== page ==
When I feel well — which is the vast majority of the time — I do not ask God why he has allowed me to have migraines. I know that I can’t know. There is no tidy explanation of suffering. Moreover, my life is more beautiful than I deserve, so it seems almost ungrateful to ask for freedom from all suffering when God has spared me from so very much.
But when I’m in the darkest moments of pain, I have moaned “Why Jesus? Why won’t you take this away? Why can’t I get better?” It is not a rational question. It is not something I’d ever write a paper on in seminary or dissect in a theological discussion. It’s a howling at the moon. An animal yelping in a trap. It’s the kind of question that reverberates into the dark sky as a plea.
To be clear: I understand that in the grand scale of suffering — wars, famine, violence, death, poverty, slavery, persecution, abuse, the overwhelming tragedy and loss in the world — my migraines fall very low on the list of misery and travails. Middle-class moms with migraines is not what theologians talk about when we talk about theodicy. But the very smallness of my suffering, the relative insignificance of it, allows me to approach theodicy in a way I cannot with huge suffering on an overwhelming scale. My struggle with chronic pain is small enough that I can hold its questions. Every few weeks, I sit in pain and believe again that God is allowing me to hurt, not stopping the pain, and yet that God is with me, sitting with me in misery, loving me. I don’t have an explanation for that. But I have a practice, a small habit of sitting with God in the midst of my small pain.
But I have to be careful here as I list these hidden blessings in chronic pain because, if I’m honest, it doesn’t quite make it all worth it. If I could trade a little less self-knowledge or empathy or connection to my body or earth or the mystery of suffering to have migraines disappear — and especially to have my husband and kids not have deal with my illness — I think I would make that trade. At least I would on the days I feel the worst. But still, there is blessing in the fact that I don’t get to make that choice. It is a good thing that I don’t get to decide God’s way of sanctification for me (or for my husband or my kids).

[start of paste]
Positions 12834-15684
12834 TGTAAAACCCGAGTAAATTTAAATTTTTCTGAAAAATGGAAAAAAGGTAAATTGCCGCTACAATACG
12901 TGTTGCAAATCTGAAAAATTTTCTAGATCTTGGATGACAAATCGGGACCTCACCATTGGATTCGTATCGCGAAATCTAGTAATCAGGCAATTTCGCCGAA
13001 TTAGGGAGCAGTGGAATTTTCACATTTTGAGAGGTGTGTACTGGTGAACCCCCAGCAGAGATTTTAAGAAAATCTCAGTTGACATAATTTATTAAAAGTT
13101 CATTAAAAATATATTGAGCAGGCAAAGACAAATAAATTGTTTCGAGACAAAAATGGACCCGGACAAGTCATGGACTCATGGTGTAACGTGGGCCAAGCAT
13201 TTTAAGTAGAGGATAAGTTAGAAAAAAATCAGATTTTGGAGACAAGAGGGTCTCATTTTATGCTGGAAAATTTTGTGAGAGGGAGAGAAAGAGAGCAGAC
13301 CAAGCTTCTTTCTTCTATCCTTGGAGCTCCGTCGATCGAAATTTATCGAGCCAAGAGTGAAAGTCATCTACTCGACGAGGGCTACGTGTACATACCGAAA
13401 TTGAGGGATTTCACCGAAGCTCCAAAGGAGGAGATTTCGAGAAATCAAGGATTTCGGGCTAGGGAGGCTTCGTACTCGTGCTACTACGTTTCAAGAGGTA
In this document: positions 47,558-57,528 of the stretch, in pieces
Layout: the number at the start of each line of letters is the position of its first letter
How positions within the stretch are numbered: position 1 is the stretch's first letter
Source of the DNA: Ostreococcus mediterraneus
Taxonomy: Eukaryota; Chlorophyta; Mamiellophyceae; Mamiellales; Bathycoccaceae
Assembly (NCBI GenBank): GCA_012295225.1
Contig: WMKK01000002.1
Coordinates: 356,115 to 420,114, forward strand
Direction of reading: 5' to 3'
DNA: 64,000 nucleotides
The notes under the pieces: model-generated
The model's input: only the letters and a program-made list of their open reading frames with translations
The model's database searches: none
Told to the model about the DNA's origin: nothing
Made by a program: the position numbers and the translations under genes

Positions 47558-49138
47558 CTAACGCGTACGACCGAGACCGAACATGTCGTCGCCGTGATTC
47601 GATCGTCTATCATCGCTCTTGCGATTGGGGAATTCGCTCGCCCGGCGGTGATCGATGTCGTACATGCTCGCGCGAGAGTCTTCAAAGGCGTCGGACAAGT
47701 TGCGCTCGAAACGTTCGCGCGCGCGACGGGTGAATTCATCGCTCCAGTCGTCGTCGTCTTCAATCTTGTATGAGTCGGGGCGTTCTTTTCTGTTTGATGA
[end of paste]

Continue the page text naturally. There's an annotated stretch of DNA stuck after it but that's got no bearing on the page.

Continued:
During my last bout of pain, I sat in the shower late at night, hurting too badly to sleep. Slowly, I took in each breath of steamy air. The pain was still there, huddled in the corner of my skull grimacing and leering at me maniacally, but I tried to fixate on the rhythm of my breathing, joining each breath with a silent prayer. I do not get to decide whether I will get better or not or how soon. God could zap me with healing or lead me to the right treatment. But until then, I am blessed with each breath. In a very real sense, like all of us, I am dying. And I may be tasting a tiny thimbleful of that dying in my pain. But, still, the church proclaims that to die is gain. And until then, to live is Christ, even in moments and seasons of suffering. I breathe — in and out, in and out — in Christ, the maker of nerve endings, the giver of breath.
Tish Harrison Warren is a priest in the Anglican Church in North America. After eight years with InterVarsity Graduate and Faculty Ministries, she now serves as Co-Associate Rector at Church of the Ascension in Pittsburgh, Pennsylvania. She writes regularly for The Well, CT Women (formerly her.meneutics), and Christianity Today. Her work has also appeared in Comment Magazine, Christ and Pop Culture, Art House America, and elsewhere. She is author of Liturgy of the Ordinary: Sacred Practices in Everyday Life (IVP). She and her husband Jonathan have two young daughters.